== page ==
Compressed Spinal Cord – What Are the Associated Dangers?

Compressed Spinal Cord – What Are the Associated Dangers?

The advancements in technology have completely changed the way of life in comparison with past times. Looking 20-30 years back instead of a whole century can highlight how people have become dependent on shortcuts and technology.

The fundamental difference that has occurred is that the amount of work that involves physical labor has reduced greatly. Instead, there is a pool of employment for jobs that require more sitting and office work.

In addition, most of the things that took months or even years to happen can now be done in minutes. The fast pace of life and work keep a person engaged continuously and leaves no times behind which can be used for other concerns.

This has had a number of issues on both physical and mental health. One of the health concerns that have been seen to be on the rise is chronic back pain particularly for people with office jobs. In accordance with the statistics, over 75% of the people experience continuous back pain.


RELATED: Lower Back Pain: Types, Causes, And Treatment. 


Previously, back pains were typically confined to people over the age of 40 with health conditions that did not allow them necessary back movements or people who have had spinal cord damaging accident. Nowadays, chronic pain can even be seen in young adults.

The prevalent pain in the back can be due to a number of reasons. Chronic back pains are usually linked to the compressed nerve root and herniated risks. Another factor that is increasingly causing back pain in people is spinal stenosis.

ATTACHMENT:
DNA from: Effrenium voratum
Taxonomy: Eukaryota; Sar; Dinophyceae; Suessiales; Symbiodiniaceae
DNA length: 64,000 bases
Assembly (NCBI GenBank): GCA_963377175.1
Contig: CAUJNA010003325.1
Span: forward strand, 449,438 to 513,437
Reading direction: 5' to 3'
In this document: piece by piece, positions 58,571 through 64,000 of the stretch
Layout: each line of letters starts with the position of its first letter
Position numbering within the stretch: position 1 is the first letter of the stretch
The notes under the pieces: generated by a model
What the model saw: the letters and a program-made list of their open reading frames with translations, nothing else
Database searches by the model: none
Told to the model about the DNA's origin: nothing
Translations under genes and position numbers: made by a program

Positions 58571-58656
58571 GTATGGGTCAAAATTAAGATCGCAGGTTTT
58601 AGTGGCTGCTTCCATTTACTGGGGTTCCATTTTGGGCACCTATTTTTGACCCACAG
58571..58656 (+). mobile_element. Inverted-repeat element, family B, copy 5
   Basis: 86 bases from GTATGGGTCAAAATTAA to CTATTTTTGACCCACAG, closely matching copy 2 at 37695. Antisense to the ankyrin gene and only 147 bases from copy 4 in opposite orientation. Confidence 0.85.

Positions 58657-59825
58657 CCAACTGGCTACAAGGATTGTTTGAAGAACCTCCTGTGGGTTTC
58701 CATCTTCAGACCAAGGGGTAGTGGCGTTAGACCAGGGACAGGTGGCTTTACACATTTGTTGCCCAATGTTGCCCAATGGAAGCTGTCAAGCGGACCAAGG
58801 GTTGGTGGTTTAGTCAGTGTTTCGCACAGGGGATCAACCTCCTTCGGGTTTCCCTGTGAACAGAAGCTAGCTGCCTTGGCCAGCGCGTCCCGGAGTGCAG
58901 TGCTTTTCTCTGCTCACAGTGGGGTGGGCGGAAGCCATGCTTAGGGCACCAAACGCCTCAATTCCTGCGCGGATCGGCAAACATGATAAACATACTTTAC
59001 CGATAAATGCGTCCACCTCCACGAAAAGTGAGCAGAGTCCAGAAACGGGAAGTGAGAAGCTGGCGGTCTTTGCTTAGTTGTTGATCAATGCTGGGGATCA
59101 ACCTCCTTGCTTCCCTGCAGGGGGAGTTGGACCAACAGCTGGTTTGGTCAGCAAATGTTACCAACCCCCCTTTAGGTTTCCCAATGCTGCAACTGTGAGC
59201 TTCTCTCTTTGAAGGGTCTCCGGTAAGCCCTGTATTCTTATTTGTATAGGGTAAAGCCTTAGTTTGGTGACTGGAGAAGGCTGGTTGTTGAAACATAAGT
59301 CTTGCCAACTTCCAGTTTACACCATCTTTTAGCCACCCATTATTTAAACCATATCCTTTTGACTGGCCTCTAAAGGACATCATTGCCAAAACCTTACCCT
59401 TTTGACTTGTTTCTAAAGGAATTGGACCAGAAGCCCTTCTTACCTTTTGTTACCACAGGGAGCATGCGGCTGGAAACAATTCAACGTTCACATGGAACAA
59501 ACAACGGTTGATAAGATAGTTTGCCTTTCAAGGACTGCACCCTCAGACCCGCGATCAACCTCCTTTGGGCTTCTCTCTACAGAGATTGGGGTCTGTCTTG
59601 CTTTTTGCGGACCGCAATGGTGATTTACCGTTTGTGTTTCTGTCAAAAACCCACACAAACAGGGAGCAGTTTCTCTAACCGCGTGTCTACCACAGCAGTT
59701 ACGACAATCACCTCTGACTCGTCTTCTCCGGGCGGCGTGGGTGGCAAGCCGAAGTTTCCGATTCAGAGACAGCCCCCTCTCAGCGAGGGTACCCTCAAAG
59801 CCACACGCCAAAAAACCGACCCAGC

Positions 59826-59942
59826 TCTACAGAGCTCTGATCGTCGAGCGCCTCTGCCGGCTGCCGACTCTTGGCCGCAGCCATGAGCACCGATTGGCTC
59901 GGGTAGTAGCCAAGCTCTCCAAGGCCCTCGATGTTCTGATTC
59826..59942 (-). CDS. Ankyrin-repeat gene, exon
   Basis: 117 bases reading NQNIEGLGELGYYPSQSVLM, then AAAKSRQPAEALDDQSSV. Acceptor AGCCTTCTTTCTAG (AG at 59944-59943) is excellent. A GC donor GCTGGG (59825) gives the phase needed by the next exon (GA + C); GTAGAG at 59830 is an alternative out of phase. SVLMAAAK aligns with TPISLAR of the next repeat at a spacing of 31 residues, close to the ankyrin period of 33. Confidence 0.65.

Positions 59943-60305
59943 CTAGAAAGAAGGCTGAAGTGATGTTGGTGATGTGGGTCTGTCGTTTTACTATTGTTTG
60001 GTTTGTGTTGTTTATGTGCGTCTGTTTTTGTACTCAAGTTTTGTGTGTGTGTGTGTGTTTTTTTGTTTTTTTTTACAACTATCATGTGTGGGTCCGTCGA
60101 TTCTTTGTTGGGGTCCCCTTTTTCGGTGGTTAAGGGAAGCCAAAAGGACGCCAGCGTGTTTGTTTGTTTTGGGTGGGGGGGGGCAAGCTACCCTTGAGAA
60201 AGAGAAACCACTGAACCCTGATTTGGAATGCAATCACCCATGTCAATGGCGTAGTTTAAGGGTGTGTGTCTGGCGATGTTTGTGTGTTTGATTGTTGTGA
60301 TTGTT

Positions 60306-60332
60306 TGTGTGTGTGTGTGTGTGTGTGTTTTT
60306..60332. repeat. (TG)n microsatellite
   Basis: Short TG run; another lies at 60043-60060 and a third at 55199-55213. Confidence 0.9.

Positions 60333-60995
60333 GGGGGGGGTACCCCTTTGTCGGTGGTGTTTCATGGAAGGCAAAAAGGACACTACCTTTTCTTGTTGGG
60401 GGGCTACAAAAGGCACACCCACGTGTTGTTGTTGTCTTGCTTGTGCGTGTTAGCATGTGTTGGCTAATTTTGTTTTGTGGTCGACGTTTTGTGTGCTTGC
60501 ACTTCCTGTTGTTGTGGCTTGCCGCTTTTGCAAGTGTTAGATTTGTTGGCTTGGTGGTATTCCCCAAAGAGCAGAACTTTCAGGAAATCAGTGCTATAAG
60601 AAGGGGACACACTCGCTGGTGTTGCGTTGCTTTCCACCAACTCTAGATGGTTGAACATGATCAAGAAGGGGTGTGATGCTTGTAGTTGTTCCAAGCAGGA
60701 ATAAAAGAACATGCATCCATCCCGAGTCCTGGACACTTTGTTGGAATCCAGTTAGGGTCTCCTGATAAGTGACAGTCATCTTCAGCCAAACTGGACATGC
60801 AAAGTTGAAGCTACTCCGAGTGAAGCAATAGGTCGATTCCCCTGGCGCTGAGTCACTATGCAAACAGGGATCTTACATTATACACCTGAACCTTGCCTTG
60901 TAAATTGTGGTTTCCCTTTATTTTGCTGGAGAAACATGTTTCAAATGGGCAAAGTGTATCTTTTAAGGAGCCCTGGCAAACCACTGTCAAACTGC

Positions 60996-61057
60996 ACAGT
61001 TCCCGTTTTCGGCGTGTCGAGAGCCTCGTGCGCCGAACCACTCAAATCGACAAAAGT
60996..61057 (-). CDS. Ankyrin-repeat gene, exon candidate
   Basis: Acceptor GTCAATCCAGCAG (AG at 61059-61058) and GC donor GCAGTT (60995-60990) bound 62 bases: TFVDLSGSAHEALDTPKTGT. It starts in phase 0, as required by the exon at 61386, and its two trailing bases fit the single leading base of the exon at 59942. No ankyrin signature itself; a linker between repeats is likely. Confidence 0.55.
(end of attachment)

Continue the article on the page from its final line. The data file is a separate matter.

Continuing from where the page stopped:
The spinal cord is the main bone at the back that maintains the balance of the whole body and keeps it upright. The main structure is further divided into 26 smaller bones are responsible for every basic movement of the body such as turning, running, and lifting.

Spinal stenosis is the weakening and tearing of these structures that can lead to cartilage loss and lower bone density. It is often one of the effects of aging on the body and can be cited as one of the types of degenerative cascades.

While spinal stenosis is more likely to occur in older people due to aging, others with specific injuries, diseases, tumors, inflammations, diet, spinal conditions, and daily habits can be at higher risks of developing it as well.

One of the reasons behind getting stenosis can even be genetics. Teenagers and young adults who experience stenosis typically have it because they are born with a narrower than normal spinal canals. This can also affect their movements in many ways.

Recently, middle-aged people and young adults have been experiencing back pains combined with stenosis. Secondly, the changed lives today place most of us at a higher risk of getting the disorder as many of us unknowingly have habits that can be damaging to the spine and back.

What Is Spinal Stenosis?

Diseases and disorders that can harm the spinal cord or neck bones are not only difficult to manage as they can restrict many of the everyday activities but can also potentially end up in making you disabled and losing the ability to do the most basic movements such as walking.

Spinal stenosis is a back issue that occurs due to the narrowing of the spinal canal. The spinal canal is a very important structure that is actually the passageway for the nerves that run down the back and control all the processes there.

The disorder is triggered mostly because of increased pressure on the spinal cord. This is not an instant effect and only happens after the persistence of the pressure that the spinal cord is not able to handle leading to back pain and nerve issues.

Symptoms of spinal stenosis begin in the neck area or in the lower backs, also known as the lumbar region.

You can start by experiencing a mild to severe pain that remains for a long time and occurs randomly at any time of the day or when you do the activity that places pressure on the spinal cord.